Slayer released Reign in Blood on October 7, 1986. It was the band's first album to be on the Billboard 200. This is an American music chart. It was number 94 on the music chart.[16] The album was also number 47 on the UK Albums Chart.[17] In 1992, the RIAA gave the album a gold certification.[18]

Reign in Blood got good reviews from many music magazines. Steve Huey, a music critic from AllMusic, wrote that the album was a "classic". He also said that the album helped make death metal.[10] Clay Jarvis from Stylus Magazine said that it was "the greatest metal album of all time".[14] Kerrang! said it was the "heaviest album of all time".[19] The magazine put Reign in Blood on a list of the 100 best heavy metal albums.[20] In 2006, Metal Hammer said it was the "best metal album of the last 20 years".[21] In 2017, Rolling Stone ranked the album number 6 on a list of the "100 Greatest Metal Albums of All Time".[22]

Track listing change

No. TitleLyricsMusic Length
1. "Angel of Death"  Jeff HannemanHanneman 4:51
2. "Piece by Piece"  Kerry KingKing 2:03
3. "Necrophobic"  Hanneman, KingHanneman, King 1:40
4. "Altar of Sacrifice"  KingHanneman 2:50
5. "Jesus Saves"  KingHanneman, King 2:54
6. "Criminally Insane"  Hanneman, KingHanneman, King 2:23
7. "Reborn"  KingHanneman 2:12
8. "Epidemic"  KingHanneman, King 2:23
9. "Postmortem"  HannemanHanneman 3:27
10. "Raining Blood"  Hanneman, KingHanneman 4:17
1998 re-issue bonus tracks
No. TitleLyricsMusic Length
11. "Aggressive Perfector[]"  Hanneman, KingHanneman, King 2:30
12. "Criminally Insane" (Remix)"  Hanneman, KingHanneman, King 3:18
^ "Aggressive Perfector" was shorter and had clearer production than the version on the reissue of the EP Haunting the Chapel. The reissue also fixed a problem with some CD pressings which incorrectly set the beginning of "Raining Blood" into the blank pause in "Postmortem".[23]

Charts and certifications change

Sources change

  1. Touring Blood, Decibel Magazine, April 2008, Page 57
  2. "Lostprophets scoop rock honours". BBC News. August 25, 2006. Archived from the original on January 10, 2012. Retrieved January 10, 2007.
  3. NME: The 500 Greatest Albums Of All Time : October 2013
  4. 4.0 4.1 4.2 4.3 4.4 4.5 4.6 "An exclusive oral history of Slayer". Decibel Magazine. Archived from the original on October 20, 2006. Retrieved January 3, 2007.
  5. Ferris, D.X. (2008). "Recording Blood". Reign in Blood. 33⅓. Continuum. p. 89. ISBN 978-1-4411-3241-3.
  6. Huey, Steve. "Reign in Blood – Slayer". AllMusic. Retrieved January 5, 2007.
  7. La Briola, John (July 22, 2004). "Slay Ride". Archived from the original on November 9, 2014. Retrieved April 4, 2007.
  8. Archived at Ghostarchive and the Wayback Machine: LoudWire. "Slayer's Tom Araya - Wikipedia: Fact or Fiction?". YouTube. Retrieved 12 May 2021.
  9. Schaffner, Lauryn (October 7, 2019). "Slayer's 'Reign in Blood': 10 Facts Only Superfans Would Know". Loudwire.
  10. 10.0 10.1 Huey, Steve. "Slayer – Reign in Blood". AllMusic. Archived from the original on October 14, 2014. Retrieved February 22, 2017.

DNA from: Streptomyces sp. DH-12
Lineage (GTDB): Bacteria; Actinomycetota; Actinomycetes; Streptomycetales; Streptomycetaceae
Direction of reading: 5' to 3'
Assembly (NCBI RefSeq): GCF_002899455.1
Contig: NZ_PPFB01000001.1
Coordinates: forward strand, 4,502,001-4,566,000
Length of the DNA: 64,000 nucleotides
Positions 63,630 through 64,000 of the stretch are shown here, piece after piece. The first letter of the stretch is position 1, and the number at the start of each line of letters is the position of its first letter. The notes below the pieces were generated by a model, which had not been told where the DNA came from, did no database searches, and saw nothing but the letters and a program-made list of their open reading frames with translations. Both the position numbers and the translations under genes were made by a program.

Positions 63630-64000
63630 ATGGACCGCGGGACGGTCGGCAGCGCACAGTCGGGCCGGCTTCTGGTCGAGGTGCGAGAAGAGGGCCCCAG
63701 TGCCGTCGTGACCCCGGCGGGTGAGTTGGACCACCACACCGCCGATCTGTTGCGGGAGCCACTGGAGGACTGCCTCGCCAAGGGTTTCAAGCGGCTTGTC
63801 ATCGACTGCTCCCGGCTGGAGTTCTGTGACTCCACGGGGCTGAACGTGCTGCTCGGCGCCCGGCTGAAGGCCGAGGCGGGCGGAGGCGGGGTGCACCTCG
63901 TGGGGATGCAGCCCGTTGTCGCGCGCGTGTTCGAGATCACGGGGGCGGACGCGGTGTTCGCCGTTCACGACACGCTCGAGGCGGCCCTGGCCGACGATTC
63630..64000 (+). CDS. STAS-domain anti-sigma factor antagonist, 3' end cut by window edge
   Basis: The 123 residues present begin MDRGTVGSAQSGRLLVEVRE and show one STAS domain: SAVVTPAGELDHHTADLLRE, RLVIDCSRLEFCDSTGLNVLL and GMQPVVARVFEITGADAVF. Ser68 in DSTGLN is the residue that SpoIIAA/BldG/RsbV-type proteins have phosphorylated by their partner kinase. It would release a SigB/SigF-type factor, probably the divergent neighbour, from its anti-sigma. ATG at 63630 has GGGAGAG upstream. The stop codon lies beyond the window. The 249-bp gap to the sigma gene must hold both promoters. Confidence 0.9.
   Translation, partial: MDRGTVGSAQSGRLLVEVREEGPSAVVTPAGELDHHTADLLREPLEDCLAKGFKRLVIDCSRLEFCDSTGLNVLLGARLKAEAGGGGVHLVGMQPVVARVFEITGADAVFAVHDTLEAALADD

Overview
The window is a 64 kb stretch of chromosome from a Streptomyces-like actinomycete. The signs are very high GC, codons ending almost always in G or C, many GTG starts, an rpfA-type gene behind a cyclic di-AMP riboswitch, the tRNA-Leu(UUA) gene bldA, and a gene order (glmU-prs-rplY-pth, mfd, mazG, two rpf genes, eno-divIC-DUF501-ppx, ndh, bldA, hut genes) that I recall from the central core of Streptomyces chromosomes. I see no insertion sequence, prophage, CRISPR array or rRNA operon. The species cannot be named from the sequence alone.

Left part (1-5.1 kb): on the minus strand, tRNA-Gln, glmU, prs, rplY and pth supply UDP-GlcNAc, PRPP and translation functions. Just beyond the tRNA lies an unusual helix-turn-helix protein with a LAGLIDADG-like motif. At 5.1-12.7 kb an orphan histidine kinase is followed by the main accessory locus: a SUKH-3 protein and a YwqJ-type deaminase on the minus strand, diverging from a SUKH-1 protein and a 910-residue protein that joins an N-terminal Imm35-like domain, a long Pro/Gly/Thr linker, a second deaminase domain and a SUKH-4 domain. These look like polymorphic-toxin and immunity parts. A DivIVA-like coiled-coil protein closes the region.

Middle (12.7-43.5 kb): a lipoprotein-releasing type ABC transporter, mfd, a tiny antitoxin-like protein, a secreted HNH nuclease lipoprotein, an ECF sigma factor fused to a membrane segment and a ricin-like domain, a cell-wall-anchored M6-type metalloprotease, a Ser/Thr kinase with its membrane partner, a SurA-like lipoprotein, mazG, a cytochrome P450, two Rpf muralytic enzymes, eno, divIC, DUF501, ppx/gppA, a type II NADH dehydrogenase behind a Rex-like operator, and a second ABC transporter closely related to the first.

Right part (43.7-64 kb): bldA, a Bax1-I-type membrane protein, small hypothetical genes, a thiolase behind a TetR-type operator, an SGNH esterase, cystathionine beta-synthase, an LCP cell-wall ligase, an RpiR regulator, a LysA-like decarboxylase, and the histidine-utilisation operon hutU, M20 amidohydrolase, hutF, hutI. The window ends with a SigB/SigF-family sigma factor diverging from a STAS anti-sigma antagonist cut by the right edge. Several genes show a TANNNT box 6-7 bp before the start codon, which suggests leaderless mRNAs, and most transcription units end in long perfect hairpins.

11. Lawson, Dom. "Slayer: Reign in Blood vinyl reissue – review". The Guardian. Archived from the original on December 21, 2013. Retrieved December 9, 2013.
  12. Russell, Xavier (October 2, 1986). "Blood Feast". Kerrang!. Vol. 130. London, UK: United Magazines Ltd. p. 18.
  13. Brackett, Nathan; Hoard, Christian (2004). The Rolling Stone Album Guide. New York City, New York: Simon and Schuster. pp. 741–742. ISBN 0-7432-0169-8. rolling stone slayer album guide.
  14. 14.0 14.1 Jarvis, Clay (September 1, 2003). "Reign in Blood". Stylus Magazine. Archived from the original on May 11, 2006. Retrieved April 7, 2007.
  15. Christgau, Robert (March 31, 1987). "Christgau's Consumer Guide". The Village Voice. New York. Archived from the original on May 7, 2013. Retrieved April 28, 2013.
  16. "Artist Chart History". Retrieved March 25, 2007.
  17. "Slayer's 1985–1986 discography". Archived from the original on March 2, 2007. Retrieved January 1, 2007.
  18. "RIAA – Artist Slayer". Archived from the original on June 26, 2007. Retrieved February 14, 2007.
  19. "Lostprophets scoop rock honours". BBC News. August 25, 2006. Archived from the original on January 10, 2012. Retrieved January 10, 2007.
  20. Russell, Xavier (January 21, 1989). "Slayer 'Reign in Blood'". Kerrang!. Vol. 222. London, UK: Spotlight Publications Ltd.
  21. "Golden Gods Awards Winners". Metal Hammer. June 13, 2006. Archived from the original on December 9, 2006. Retrieved January 10, 2007.
  22. Grow, Kory (June 21, 2017). "100 Greatest Metal Albums of All Time". Rolling Stone. Wenner Media LLC. Archived from the original on June 24, 2017. Retrieved June 22, 2017.
  23. "Slayer (US) — Reign in Blood". Retrieved 5 January 2007.
  24. "Slayer Chart History (Billboard 200)". Billboard.
  25. "Official Albums Chart Top 100". Official Charts Company. Retrieved November 21, 2021.
  26. " – Discography Slayer". Hung Medien. Retrieved November 21, 2021.
  27. "レイン・イン・ブラッド – スレイヤー – Oricon Style".
  28. "Oficjalna lista sprzedaży :: OLiS - Official Retail Sales Chart". OLiS. Polish Society of the Phonographic Industry. Retrieved October 27, 2022.
  29. "American album certifications – Slayer – Reign in Blood". Recording Industry Association of America.